Revisiting Man of Steel

man_of_steel_ver2_boxartWith the upcoming release of Batman Vs. Superman: Dawn of Justice, I decided that it may finally be time to revisit Man of Steel. A film that I had avoided heavily re-watching since its first release. Let’s just say that like a large portion of the general public, the film did not sit well with me. However, now that some time has passed and my initial rage has subsided (mostly), it’s time to answer the question. Was Man of Steel any good?

In short, no. The critics and general public alike have made no secret of the films flaws. Given the length of time between viewings and the changing of your perceptions over time though, I had to wonder. Had my hatred of the film been sharpened by the constant criticism the film was receiving? If only the flaws are being discussed, are they the only memories I will retain and revisit? Causing a deeper hatred than the film may have disserved.

screenshot_1244With a character such as Superman, or even Clark Kent, there is a certain weight and expectation that exists in the mind of the viewer, even before the film is experienced. This makes the film incredibly hard to separate from the character’s history. Cavill will always be compared to Reeve. Reeve is the definitive Superman to a lot of people, even to those that do not read the comics, this already stacks the deck against Cavill before we even saw him in action. One can’t help but feel sorry for the actor, for the fact that he is not being judged on his own ability, but by his predecessor. The darker tone of the film only hinders this fact, as the films blatant attempts to cash in The Dark Knight‘s success, forces the character into an atmosphere and tone that, while can and has been explored throughout Superman’s history, is not his natural state. The tone and format, retelling Superman’s history in a miss matched order, are elements taken directly from that of Batman Begins in the hopes that the familiar storytelling devices and now bankable formula, would win the film some good graces. One would hope that this was done to allow the creators to use the format to complement the differences between the two films, but sadly all it does is create a Batman clone in Kryptonian garb.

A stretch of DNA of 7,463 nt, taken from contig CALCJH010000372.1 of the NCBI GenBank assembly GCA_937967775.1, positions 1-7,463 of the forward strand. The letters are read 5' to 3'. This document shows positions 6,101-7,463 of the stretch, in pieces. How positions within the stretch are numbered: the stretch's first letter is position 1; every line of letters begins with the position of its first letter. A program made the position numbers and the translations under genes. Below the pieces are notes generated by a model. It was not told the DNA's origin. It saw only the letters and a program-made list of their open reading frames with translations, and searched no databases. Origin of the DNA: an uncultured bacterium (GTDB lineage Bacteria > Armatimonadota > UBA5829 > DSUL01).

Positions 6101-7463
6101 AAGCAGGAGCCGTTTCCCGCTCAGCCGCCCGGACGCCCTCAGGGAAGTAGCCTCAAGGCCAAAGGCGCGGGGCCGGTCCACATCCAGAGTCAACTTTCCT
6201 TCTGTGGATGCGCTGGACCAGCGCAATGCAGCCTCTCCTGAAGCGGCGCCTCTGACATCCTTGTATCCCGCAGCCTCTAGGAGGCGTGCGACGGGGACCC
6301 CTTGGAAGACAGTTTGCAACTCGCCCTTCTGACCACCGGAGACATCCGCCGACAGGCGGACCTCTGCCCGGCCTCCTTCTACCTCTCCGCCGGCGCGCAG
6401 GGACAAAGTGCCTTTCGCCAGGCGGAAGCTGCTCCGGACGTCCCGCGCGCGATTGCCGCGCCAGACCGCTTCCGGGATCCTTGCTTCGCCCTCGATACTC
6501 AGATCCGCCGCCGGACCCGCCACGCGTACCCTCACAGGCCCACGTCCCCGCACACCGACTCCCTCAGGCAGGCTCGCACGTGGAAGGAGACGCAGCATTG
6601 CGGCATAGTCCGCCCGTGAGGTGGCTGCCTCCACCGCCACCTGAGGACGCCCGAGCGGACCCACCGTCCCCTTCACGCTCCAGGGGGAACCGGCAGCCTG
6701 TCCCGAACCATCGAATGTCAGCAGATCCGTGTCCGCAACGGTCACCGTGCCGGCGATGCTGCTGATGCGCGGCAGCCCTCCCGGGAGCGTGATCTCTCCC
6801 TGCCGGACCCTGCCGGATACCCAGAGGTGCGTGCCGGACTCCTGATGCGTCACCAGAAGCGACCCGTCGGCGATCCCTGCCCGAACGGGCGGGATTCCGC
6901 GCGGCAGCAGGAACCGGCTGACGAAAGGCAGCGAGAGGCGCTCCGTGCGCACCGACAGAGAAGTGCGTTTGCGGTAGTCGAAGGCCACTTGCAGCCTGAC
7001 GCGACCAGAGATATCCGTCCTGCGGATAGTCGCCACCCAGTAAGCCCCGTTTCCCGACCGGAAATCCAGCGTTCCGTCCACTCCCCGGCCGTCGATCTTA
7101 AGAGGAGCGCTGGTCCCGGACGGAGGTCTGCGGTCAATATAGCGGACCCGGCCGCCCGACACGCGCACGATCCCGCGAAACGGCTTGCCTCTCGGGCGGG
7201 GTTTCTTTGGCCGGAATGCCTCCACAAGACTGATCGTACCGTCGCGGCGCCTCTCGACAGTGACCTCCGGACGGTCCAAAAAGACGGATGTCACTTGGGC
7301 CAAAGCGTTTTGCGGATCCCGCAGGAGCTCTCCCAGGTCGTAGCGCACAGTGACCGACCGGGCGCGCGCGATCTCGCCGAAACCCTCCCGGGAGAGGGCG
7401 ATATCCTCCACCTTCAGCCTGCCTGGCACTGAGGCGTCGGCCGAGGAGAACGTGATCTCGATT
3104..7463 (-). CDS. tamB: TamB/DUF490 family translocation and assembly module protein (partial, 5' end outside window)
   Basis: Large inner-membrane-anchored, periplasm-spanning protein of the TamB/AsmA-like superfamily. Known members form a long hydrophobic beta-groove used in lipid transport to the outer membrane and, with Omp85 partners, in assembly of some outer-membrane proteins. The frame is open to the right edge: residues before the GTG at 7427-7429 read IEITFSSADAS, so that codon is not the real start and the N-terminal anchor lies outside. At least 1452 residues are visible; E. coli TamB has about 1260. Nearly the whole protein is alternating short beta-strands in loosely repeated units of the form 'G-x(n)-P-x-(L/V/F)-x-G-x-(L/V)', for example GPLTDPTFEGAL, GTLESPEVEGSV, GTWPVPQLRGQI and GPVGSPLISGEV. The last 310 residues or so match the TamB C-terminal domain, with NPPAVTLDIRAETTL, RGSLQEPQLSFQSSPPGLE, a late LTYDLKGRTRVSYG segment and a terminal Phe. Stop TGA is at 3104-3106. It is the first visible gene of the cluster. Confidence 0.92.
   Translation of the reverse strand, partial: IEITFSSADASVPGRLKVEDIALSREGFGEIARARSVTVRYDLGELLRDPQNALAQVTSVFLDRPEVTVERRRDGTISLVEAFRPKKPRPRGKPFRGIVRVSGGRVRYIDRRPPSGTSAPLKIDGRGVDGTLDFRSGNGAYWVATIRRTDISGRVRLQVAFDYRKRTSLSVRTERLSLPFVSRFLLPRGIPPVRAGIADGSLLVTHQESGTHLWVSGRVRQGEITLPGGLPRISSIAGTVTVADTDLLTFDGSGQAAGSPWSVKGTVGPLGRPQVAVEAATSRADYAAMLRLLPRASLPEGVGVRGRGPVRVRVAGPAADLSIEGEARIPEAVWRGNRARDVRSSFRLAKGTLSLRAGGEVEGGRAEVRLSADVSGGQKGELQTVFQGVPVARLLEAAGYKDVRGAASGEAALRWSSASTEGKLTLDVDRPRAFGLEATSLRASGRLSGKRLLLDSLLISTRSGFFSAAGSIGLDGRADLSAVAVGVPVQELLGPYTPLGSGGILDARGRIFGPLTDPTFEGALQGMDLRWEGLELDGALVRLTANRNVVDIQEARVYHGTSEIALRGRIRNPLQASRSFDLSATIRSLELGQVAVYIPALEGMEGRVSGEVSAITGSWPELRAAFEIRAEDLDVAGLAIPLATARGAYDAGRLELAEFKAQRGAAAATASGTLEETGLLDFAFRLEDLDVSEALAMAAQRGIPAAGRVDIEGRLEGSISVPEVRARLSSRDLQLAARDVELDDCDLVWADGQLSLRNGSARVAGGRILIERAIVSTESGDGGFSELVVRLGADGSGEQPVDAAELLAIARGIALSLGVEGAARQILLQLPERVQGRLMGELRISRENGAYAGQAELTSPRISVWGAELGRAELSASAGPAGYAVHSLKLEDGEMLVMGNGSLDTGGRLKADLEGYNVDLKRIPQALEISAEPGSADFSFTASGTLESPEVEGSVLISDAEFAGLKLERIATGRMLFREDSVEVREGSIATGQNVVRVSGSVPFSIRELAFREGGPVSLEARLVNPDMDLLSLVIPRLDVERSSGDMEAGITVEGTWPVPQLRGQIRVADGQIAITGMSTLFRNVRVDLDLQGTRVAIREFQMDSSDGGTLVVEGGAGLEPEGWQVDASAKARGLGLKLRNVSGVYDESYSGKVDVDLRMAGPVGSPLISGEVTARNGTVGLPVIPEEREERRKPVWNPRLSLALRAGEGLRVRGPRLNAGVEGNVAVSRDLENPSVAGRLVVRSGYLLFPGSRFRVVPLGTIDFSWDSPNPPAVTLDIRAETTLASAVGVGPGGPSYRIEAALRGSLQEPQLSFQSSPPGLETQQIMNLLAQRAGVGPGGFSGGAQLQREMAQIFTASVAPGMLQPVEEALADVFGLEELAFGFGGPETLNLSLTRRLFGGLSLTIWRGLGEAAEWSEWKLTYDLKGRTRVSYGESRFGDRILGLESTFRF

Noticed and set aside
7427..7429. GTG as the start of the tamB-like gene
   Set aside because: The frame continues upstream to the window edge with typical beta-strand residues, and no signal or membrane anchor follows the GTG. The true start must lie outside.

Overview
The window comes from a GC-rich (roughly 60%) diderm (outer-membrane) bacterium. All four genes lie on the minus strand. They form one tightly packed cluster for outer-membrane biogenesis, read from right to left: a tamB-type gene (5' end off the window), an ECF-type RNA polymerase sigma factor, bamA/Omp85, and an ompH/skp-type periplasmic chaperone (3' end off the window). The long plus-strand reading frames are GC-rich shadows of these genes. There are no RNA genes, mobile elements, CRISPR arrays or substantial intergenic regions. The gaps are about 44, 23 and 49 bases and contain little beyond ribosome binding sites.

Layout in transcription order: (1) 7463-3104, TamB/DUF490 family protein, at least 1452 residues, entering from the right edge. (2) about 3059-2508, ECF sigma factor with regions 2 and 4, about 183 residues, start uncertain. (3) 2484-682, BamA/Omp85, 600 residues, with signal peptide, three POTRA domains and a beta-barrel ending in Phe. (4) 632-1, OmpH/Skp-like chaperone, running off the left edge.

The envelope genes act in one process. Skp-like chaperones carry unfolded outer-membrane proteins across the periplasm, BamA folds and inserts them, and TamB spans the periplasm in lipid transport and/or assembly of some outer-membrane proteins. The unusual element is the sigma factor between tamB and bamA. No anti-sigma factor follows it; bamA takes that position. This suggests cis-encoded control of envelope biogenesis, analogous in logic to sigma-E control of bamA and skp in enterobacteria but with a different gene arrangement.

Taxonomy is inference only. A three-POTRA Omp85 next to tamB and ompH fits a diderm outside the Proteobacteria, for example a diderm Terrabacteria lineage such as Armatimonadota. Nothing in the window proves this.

9053_4Superman is not Batman. While both characters can be equally enjoyed by the audience, their motivations and raison d’être’s are separate. Leading to a difference in personality and appeal. While the brooding superhero has undoubtedly become popular in recent years, what Hollywood must remember, is that it is not a necessity. Something that I fear Batman Vs. Superman will unfortunately reinforce.

Throughout Man of Steel, the man we watch grow and supposedly root for, stands as neither the classic Clark Kent nor the traditional Superman. The films decidedly dark tone 106056_zpsac36da8b.png~originalplays a key role in this matter, depicting a man that attempts to embody the icon but fails to comprehend it. Though glimpses of childhood embrace Clark’s frustration and attempts to appear normal to the world, providing some of the films greatest (and briefest) moments, remain promising as they play off the mood well. Clark as an adult, shows a man far more self centred and arrogant than previous incarnations. While it’s only natural for children, particularly those that are adopted, to have moments of friction or argue over their future, Clark’s interactions with his parents, particularly Jonathan, are cold hearted and do little to ground him to his life in Kansas. Rather than a being of two worlds, equal in his loyalties, Clark stands as simply a Kryptonian living on Earth. At multiple times, reminding Jonathan and Martha that they are not in fact his real parents and simply found him. Compounded by the fact that his first words to Martha after being gone for a considerable time, based on her reaction, is to state that he “found his real parents”. In order to sell an actor as Superman, you must also convince the world that he is Clark Kent, Something Cavill fails to do. It is in fact more tempting to refer to him as Kal than Clark, for the mere fact that his preoccupation with Krypton outweighs his bonds to the Earth.

Man_of_Steel_teaser_trailer_screenshot_10_460x259The controversial “neck snap” scene, while originally anger inducing for its general existence, brings about more controversy in hindsight. The taking of a life is seen in Superman’s eyes as crossing the ultimate moral line, in the few previous crossings, the weight bears so heavily on his mind that he exiles himself from society. In the case provided, the situation does become dire enough that crossing that line becomes morally expectable, even if it feels wrong. However, taking into account the previous destruction of the city and the countless lives most likely lost in the incident, the fact that a single family becomes his deciding factor creates a hypocritical flaw in his own judgement.

While Cavill bears the brunt of the backlash, it is clear that he has the ability to portray a true Superman, as well as an honest Clark. If only the darker tones enforced upon the project could be loosened. Allowing him to break free of the Kryptonite shackles that is studio mandate, could provide us with the next definitive Superman actor.